Soaked through, he walks back to the beach house, and speaks in private with Joe and Paul, saying that his Presidential campaign has just ended. They drive to the scene of the accident and both dive in and try in vain to recover Mary Jo, but to no avail, with Kennedy looking on, distraught, from the bridge. Joe and Paul commandeer a row boat tied up nearby and ferry Kennedy across the water to nearby Edgartown insisting that he turn himself into the Police immediately. Instead, upon arrival back on the mainland, he heads to his hotel room, where he washes, suits up and calls his father Joe Kennedy Snr. (Bruce Dern) who is in very ill health and explains what just happened. Barely able to speak having suffered a stroke, Joe mutters one word down the phone to his son - 'alibi'! He wanders around making sure he is seen by another hotel guest at 2:20am and then retires to his room where he attempts to sleep. The next morning, the vehicle is discovered where it landed by a father and son out on an early morning fishing trip off the bridge. They alert the police straight away who arrive within minutes.
The local Chief of Police and the Fire Department recover Kopechne's body from the vehicle, and quickly discover that the car is registered to Ted Kennedy. Joe and Paul come to the realisation that Ted has not yet turned himself in, and further insist that he must do so. Agreeing, albeit somewhat reluctantly, Kennedy makes a call from a private pay phone where no one can listen in, or overhear, to mobilise his legal team and then he and Paul go to the Edgartown Police Department, and wait for the return of Police Chief Arena (John Fiore).
After reading a prepared statement to Chief Arena which he asks not be released to the already awaiting Press, Kennedy travels to the Kennedy Compound (a six acre waterfront property on Cape Cod along Nantucket Sound in Hyannis Port, Massachusetts). There he meets with his wheelchair bound disabled father Joe who registers his disappointment with his son for bringing his family into disrepute.
Later Kennedy meets with his legal team headed up by Robert McNamara (Clancy Brown) who attempt to show Kennedy in a sympathetic light to gain national favour, despite some very questionable decisions by the Senator. Fortunately, the historic Moon landing is about to happen which is likely to deflect the national headlines away from the Chappaquiddick Incident buying the legal team much needed time to gather their thoughts and devise a PR plan to defuse the whole sorry matter.
Things however, soon backfire as a result of holes in Kennedy's written statement, it being leaked to the Press by an over zealous Police Chief, faux medical diagnosis, stating initially that Mary Jo was driving, and him choosing to wear a neck brace to Mary Jo's funeral in an attempt to retrieve some of his tarnished image - an act that he was much ridiculed for. Joe becomes increasingly frustrated and angered by Kennedy and his actions, believing that it lessens the death of Kopechne and has turned the whole issue into a circus. As Joe attempts to resign, Kennedy asks that he drafts his resignation speech which he intends to read out over a live national television broadcast later that night.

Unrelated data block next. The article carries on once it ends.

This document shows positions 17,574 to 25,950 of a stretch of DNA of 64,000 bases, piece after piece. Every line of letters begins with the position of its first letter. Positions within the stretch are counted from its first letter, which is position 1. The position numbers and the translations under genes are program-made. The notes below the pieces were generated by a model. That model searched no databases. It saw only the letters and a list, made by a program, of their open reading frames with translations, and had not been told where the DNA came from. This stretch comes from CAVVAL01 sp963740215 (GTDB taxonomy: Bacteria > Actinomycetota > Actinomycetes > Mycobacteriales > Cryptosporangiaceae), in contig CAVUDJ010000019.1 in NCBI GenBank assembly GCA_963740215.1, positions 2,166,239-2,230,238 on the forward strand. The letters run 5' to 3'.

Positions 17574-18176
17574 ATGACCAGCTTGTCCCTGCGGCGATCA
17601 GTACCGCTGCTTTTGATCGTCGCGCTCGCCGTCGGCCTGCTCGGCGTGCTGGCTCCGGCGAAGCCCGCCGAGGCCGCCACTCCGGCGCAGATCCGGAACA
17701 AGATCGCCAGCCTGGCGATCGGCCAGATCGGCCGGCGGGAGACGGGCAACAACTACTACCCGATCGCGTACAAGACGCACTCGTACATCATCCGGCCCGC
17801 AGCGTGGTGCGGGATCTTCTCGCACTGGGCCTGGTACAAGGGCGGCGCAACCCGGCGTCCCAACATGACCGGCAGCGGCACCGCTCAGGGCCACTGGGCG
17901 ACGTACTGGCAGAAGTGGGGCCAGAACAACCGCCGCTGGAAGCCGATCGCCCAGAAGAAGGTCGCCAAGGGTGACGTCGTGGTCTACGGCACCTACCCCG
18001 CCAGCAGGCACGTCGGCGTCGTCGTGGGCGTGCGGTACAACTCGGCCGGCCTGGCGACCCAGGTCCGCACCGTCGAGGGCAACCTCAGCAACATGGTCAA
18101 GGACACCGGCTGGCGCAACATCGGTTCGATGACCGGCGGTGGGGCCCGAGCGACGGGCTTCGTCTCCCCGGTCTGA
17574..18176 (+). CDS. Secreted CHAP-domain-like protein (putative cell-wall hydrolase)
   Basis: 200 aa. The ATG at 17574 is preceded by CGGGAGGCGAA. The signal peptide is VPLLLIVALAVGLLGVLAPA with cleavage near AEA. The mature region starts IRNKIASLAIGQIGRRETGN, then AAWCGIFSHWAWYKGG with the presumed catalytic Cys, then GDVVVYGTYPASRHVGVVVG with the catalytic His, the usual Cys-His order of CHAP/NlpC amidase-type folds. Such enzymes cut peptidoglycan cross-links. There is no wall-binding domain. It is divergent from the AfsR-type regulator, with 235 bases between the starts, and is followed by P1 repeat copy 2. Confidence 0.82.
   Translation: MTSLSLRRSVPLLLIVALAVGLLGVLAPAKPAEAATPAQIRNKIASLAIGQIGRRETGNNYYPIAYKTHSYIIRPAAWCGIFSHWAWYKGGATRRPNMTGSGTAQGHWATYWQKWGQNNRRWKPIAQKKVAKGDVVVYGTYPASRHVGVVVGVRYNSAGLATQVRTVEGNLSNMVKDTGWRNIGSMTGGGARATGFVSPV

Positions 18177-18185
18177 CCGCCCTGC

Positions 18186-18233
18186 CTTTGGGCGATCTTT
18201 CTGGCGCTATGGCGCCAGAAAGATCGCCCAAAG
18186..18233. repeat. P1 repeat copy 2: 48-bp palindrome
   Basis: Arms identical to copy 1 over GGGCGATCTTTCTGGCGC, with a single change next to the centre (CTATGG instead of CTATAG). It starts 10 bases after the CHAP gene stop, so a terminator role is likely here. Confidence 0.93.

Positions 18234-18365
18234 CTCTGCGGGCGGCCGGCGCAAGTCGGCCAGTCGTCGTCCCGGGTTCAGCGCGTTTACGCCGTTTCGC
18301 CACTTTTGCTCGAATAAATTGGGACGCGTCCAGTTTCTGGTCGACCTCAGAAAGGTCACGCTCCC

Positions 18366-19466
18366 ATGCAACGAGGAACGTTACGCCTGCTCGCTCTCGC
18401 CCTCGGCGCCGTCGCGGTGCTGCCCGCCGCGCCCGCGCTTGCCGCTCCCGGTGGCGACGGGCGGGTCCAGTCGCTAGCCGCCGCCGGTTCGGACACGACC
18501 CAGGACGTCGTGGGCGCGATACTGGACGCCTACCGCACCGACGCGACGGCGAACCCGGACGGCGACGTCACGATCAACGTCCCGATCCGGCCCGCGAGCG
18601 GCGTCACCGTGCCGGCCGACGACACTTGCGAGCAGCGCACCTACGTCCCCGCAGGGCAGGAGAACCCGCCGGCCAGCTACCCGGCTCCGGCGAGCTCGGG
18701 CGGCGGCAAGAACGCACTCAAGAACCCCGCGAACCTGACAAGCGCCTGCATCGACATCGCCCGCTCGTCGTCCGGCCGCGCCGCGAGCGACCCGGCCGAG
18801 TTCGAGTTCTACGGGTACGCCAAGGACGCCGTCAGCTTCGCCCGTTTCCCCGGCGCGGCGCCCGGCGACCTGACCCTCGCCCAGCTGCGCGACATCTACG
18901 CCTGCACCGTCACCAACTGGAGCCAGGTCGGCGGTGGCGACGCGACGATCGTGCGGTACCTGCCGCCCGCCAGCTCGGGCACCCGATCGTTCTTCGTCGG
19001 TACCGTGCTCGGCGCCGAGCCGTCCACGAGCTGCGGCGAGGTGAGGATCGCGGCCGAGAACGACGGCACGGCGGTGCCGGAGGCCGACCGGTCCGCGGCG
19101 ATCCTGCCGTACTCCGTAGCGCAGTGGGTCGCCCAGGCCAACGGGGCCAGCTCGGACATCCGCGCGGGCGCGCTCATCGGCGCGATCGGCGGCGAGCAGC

Finally, Joe can see that Kennedy is doing the right thing and agrees. The Kennedy's Presidential Advisor and speechwriter Ted Sorensen (Taylor Nichols) writes an apologetic speech for Kennedy concurrently, which the Senator decides to read over the television broadcast instead of Gargan's resignation speech. As the credits roll, we learn that a week following the incident, Kennedy pleaded guilty to leaving the scene of the accident and was given a suspended sentence of two months in jail, denying that he was driving whilst under the influence of alcohol and that there was any impropriety between he and Kopechne. We further learn that he did not run for President in 1972 or 1976, but did run in 1980 in which he was defeated. He would later go on to serve in the US Senate up until the time of death in 2009 having begun his political career in 1962.
This film leaves you exiting the movie theatre with more questions than it answered, but nonetheless it is an intriguing story than moves along at a sober pace as it explores the hours and days immediately following this tragedy, and the at times farcical manner in which Kennedy tries to deal with it. Jason Clarke's central role as the troubled, emotional, battling with his conflicted conscience Senator Kennedy as his political aspirations gradually implode, is first rate and a convincing nuanced performance. As this incident occurred 48 years ago now, I would doubt that anyone under the age of 35 at least would have a clue about Chappaquiddick and what happened on that fateful night in 1969, especially given the overshadowing Moon landing event. So in this respect this history lesson is one that deservedly needs to be told, even though there may be a sprinkling of Hollywood poetic license wrapped up in this cautionary tale of how the power of privilege and entitlement can so easily outweigh tragedy and loss. A little more of Mary Jo's back story would have served the film well, given that her untimely death is the reason, albeit a tragic one, for the whole unfortunate series of events, and whilst Kate Mara's screen time is well delivered, more would have been beneficial in fleshing out her history as a Boiler Room Girl perhaps. Worth seeing for sure, and not necessarily on the big screen, but for a slow burning based on a true event story of the much troubled yet highly regarded Kennedy family, on which much has been written, filmed and speculated over the years, you can't go far wrong with this solid well scripted, attention to detail, thought provoking offering.
This film merits three claps of the clapperboard, from a potential five.
-Steve, at Odeon Online-